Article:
Adventure by definition is an exciting or very unusual experience. We as humans, tend to look at the positive side of that word adventure. Maybe it is our sense of self-preservation that keeps our sense of adventure in line and on the safer side of things. By its very nature, though, the adventure has to entail some risk, or where would the excitement exist. The risk component has to involve a psychological or physical exposure to some danger, or there is no risk. Psychological risk involves emotional, social, moral or functional risk. In an adventure situation, the perceived threat provides the adventure. Physical risk can include two primary stages, known physical risk, and unknown physical risk.
Known Physical Risk
Climbing into a roller coaster sets you up for known physical risk. Your mind is preparing you for a consequence of being out of control at high speed, even though significant amounts of money have been spent to keep you in absolute control. Your mind and body, in conjunction, are both reeling with the anticipation of the sudden sensations you are about to experience. Your mind and body are screaming “this is perilous” though, in truth, you are at more risk of injury in your bathtub.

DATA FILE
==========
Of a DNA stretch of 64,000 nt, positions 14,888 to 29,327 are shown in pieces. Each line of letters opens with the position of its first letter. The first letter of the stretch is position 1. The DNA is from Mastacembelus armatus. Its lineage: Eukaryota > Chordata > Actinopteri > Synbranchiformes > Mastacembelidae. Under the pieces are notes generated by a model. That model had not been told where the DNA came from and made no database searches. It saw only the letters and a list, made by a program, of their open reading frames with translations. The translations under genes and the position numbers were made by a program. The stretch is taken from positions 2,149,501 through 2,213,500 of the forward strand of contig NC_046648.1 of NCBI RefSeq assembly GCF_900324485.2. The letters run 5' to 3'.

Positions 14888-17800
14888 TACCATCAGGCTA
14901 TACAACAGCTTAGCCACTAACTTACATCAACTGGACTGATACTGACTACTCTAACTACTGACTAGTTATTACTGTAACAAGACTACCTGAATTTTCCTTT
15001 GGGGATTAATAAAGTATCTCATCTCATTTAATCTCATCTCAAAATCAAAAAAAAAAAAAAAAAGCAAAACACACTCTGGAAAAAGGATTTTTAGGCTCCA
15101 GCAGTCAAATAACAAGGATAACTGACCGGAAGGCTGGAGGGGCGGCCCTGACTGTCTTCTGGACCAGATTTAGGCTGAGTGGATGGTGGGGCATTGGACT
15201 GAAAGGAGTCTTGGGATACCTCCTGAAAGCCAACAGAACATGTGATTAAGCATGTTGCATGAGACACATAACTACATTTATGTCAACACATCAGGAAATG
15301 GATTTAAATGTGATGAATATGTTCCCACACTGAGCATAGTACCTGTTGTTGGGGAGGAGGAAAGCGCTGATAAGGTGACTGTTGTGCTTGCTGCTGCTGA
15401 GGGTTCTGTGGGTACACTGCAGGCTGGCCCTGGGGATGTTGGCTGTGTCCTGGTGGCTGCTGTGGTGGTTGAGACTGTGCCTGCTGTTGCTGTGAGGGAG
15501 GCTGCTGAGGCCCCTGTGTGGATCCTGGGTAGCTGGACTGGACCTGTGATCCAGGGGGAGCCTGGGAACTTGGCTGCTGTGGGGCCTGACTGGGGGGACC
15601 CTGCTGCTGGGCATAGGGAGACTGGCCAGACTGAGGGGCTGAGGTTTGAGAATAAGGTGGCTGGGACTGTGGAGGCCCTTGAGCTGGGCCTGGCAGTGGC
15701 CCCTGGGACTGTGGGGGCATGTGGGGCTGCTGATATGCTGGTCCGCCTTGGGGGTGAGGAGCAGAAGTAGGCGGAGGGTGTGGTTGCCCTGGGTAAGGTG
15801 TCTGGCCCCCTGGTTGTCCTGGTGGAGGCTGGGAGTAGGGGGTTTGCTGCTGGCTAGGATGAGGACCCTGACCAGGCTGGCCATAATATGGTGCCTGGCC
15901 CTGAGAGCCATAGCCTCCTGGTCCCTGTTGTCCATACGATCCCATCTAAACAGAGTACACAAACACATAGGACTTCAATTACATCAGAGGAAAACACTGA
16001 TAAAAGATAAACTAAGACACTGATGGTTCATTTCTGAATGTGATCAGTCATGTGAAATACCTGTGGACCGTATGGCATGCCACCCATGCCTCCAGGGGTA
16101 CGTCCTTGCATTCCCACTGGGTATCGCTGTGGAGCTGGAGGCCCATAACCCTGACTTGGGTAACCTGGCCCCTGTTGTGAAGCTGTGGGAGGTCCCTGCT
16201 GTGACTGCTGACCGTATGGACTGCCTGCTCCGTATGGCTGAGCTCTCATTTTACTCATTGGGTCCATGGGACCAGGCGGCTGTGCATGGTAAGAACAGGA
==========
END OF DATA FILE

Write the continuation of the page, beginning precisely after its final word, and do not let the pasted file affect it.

Unknown Physical Risk
Take the case of Tracy Morgan, for example. Returning to New York City following a show in New Jersey, Tracy and his friends were in the back of a chauffeured van as it neared a construction zone. They were evidently unaware of any danger as passengers, going so far as not even to have seatbelts on. A semi, driven by a driver who was operating far over the allowed driving times, rear-ended the van, killing one passenger and severely injuring four others. This accident highlights unknown physical risk. Unaware of any danger, the mind and body have no opportunity to prepare for the incident about to happen.
The Adventure Zone
The area between known and unknown and psychological and physical risk is where we get to meet adventure. When we jump out of a plane, our mind and body know this is a dreadful idea. Our mind sees the distance to the ground and is keenly aware of the physical cost of plummeting to meet it. Yet we are able to control the overwhelming, and what should be paralyzing, fear, by stacking up convincing arguments; Packed parachute, diving instructor, promised safety, history, etc., and because of that, we can leap out of a perfectly good airplane. Our mind, however, is taught with the list of unknowns; Is the parachute packed correctly, what if I hit my head on the door and knock myself out, what if I hit a bird on the way down, what if I pass out from fright, etc..
Keeping yourself off balance is where the fun is in adventure travel. Be educated in your risk taking. Weigh the dangers, educated yourself on the real risk and dismiss the imagined, then step into the moment and enjoy!